An economic simulation found that the addition of atezolizumab (Tencentriq) to bevacizumab (Avastin), carboplatin, and paclitaxel (Taxol) as a first-line treatment for metastatic nonsquamous non–small cell lung cancer (NSCLC) was not a cost-effective option, though it does provide survival benefit. Pembrolizumab (Keytruda), in contrast, offers survival advantages at a much lower cost than atezolizumab.
“The implications of PD-1 or PD-L1 immune checkpoint inhibitor approval in the first-line treatment of nonsquamous NSCLC are considerable, given the potential population of patients eligible to receive these therapies and their high cost,” wrote study authors led by Steven D. Criss, BS, of Massachusetts General Hospital in Boston. “Cost-effectiveness analysis can be an important tool to assess whether new therapies provide clinical benefit at a justifiable cost, which is increasingly necessary as approved indications continue to expand.” Pembrolizumab’s cost effectiveness has previously been studied, but the newest approved immune checkpoint inhibitor in this setting, atezolizumab, has not.
The authors created a primary microsimulation model to assess the combination of atezolizumab, bevacizumab, carboplatin and paclitaxel; a second model was then used to compare this to pembrolizumab along with the same agents. Treatment strategies and other conditions were derived from results of the IMpower150 and KEYNOTE-189 trials, and one million patients were simulated in each model. The results were published online ahead of print on September 25 in JAMA Network Open.
In a control case where 1,00,000,000 patients were treated only with bevacizumab, carboplatin, and paclitaxel, there was a mean cost of $112,551, and a mean survival of 1.48 quality-adjusted life-year (QALY) per patient. The addition of atezolizumab increased the mean cost to $244,166 per patient, with a mean survival of 2.13 QALYs per patient. This yielded an estimated incremental cost-effectiveness ratio of $201,676 per QALY.
In the simulation where pembrolizumab was used instead of atezolizumab, the mean cost was $226,282 per patient, with a mean survival of 2.45 QALYs per patient. This yielded an incremental cost-effectiveness ratio of $116,698 per QALY, which came closer to a pre-specified willingness-to-pay threshold of $100,000 per QALY.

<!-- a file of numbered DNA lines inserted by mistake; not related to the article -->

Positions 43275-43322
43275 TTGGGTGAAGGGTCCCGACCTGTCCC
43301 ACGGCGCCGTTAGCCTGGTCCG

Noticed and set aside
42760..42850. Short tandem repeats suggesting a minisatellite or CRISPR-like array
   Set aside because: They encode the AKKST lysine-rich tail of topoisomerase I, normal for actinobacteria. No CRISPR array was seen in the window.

The authors wrote that atezolizumab along with bevacizumab, carboplatin, and paclitaxel “would not be a cost-effective option at a willingness-to-pay threshold of $100,000 per QALY…. Price reductions remain the most pragmatic solution for the insufficient cost-effectiveness of these PD-1 or PD-L1 immune checkpoint inhibitors in the treatment of metastatic nonsquamous NSCLC.”
In an accompanying editorial, Darren R. Brenner, PhD, of the University of Calgary in Canada, wrote that identifying subpopulations of patients with an improved response to immunotherapy may offer an alternative method to increase the agents’ cost-effectiveness.
“By reducing the size of the approved populations to those for whom response to targeted therapies is most pronounced, the costs may be offset by larger gains in QALYs,” he wrote.
Criss SD, Mooradian MJ, Watson TR, Gainor JF, Reynolds KL, Kong CY. Cost-effectiveness of Atezolizumab Combination Therapy for First-Line Treatment of Metastatic Nonsquamous Non–Small Cell Lung Cancer in the United States. JAMA Netw Open. Published online September 25, 20192(9):e1911952. doi:10.1001/jamanetworkopen.2019.11952